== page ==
Emotionally significant stimuli, including potential threats from the external environment, trigger an increase in body temperature, a response known as emotional hyperthermia. Sympathetically-mediated brown adipose tissue (BAT) thermogenesis contributes substantially to this hyperthermic response. The systemic administration of α2-adrenergic agonists is known to inhibit both febrile and shivering responses. In the present study, we investigated whether systemic administration of clonidine, a α2-adrenoceptor agonist, attenuates the emotional hyperthermia evoked in conscious unrestrained rats suddenly confronted with a second (intruder) rat, itself confined to a small cage. Pre-implanted thermistors were used to measure BAT and body temperature in conscious, freely moving, male Sprague-Dawley rats. The rats were pre-treated with intraperitoneally administered vehicle (Ringer solution) or clonidine (1, 10 and 100 µg/kg). Clonidine, in a dose-dependent manner, reduced the intruder-elicited increases in BAT (log-dose linear regression F(1,16) = 9.52, R2 = 0.37, P < 0.01) and body temperature (F(1,16) = 6.48, R2 = 0.29, P < 0.05). We also investigated, in anesthetized rats, whether systemic clonidine administration inhibits BAT sympathetic nerve discharge evoked via activation of neurons in the lateral habenula (LHb) – a nucleus involved in the regulation of emotional hyperthermia. In anesthetized rats, clonidine abolished the BAT sympathetic nerve discharges elicited via bicuculline-mediated disinhibition of the LHb. These results suggest that activation of central α2-adrenergic receptors attenuates the process of emotional hyperthermia by reduction of BAT thermogenesis.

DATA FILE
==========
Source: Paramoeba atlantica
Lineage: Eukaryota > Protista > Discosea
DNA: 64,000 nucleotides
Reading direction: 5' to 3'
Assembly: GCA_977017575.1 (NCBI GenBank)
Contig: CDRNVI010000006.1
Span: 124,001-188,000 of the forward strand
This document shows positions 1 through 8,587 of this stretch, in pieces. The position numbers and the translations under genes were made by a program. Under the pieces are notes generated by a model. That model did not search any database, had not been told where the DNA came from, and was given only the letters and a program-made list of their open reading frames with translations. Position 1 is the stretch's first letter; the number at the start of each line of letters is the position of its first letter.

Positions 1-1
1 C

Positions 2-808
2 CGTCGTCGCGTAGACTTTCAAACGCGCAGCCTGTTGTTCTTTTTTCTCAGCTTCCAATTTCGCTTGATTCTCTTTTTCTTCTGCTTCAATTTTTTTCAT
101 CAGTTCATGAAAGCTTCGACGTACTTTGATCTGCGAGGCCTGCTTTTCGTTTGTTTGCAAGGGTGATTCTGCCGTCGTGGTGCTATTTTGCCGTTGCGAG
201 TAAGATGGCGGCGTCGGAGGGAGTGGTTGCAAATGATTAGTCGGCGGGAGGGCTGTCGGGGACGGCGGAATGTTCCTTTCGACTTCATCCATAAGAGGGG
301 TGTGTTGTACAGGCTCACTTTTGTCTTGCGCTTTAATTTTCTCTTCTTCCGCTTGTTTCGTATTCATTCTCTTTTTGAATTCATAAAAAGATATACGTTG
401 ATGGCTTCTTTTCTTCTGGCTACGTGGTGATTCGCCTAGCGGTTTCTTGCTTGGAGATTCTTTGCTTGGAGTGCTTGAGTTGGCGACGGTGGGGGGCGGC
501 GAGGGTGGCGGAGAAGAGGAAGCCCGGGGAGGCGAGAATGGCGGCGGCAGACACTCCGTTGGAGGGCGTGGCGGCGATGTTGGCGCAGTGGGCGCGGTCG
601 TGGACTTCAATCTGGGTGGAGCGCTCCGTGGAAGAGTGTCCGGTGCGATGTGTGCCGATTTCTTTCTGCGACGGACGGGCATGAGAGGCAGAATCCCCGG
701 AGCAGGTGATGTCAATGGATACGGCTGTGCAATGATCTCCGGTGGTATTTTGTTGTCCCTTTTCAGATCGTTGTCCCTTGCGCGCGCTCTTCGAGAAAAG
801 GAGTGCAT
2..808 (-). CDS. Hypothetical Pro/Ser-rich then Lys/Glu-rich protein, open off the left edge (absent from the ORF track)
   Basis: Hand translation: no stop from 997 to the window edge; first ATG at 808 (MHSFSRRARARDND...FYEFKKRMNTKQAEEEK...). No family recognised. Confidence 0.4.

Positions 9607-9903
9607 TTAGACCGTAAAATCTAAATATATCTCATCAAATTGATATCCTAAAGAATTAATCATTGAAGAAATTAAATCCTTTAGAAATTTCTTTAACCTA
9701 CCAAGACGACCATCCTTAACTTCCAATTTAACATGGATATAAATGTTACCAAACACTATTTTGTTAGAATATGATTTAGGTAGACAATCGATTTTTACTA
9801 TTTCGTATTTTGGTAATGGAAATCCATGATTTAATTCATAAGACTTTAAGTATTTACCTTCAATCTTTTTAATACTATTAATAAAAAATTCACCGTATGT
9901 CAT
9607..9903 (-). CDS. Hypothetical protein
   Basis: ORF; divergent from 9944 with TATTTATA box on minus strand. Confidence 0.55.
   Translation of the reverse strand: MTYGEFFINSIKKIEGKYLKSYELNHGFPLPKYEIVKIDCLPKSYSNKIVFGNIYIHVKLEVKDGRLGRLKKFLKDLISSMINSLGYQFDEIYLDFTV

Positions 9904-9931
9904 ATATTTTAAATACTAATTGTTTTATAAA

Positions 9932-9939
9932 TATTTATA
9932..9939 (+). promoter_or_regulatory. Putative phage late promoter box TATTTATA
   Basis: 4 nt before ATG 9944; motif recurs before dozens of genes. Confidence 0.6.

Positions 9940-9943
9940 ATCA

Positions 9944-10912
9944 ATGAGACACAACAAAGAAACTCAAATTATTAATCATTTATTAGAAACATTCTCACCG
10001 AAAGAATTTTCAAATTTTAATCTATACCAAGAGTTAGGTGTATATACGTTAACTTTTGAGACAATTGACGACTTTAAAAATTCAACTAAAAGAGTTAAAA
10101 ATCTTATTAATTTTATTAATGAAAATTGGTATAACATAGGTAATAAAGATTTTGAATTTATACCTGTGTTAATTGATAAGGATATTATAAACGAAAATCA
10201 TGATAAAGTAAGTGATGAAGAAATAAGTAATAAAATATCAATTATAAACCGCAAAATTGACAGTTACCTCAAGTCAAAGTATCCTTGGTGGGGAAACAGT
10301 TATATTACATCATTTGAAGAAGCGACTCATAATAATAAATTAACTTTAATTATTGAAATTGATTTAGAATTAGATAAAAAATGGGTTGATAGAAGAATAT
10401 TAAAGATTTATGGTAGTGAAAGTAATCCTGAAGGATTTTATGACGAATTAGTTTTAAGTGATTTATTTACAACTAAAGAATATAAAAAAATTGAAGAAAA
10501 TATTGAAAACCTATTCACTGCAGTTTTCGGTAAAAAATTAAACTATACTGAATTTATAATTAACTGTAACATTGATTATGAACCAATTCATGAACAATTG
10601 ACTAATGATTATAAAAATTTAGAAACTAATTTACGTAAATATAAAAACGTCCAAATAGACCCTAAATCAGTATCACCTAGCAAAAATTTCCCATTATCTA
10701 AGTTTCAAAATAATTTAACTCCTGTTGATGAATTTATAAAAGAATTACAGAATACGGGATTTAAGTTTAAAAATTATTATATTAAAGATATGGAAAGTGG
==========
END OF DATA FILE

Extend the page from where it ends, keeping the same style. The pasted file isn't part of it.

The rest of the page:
- Brown adipose tissue
- Lateral habenula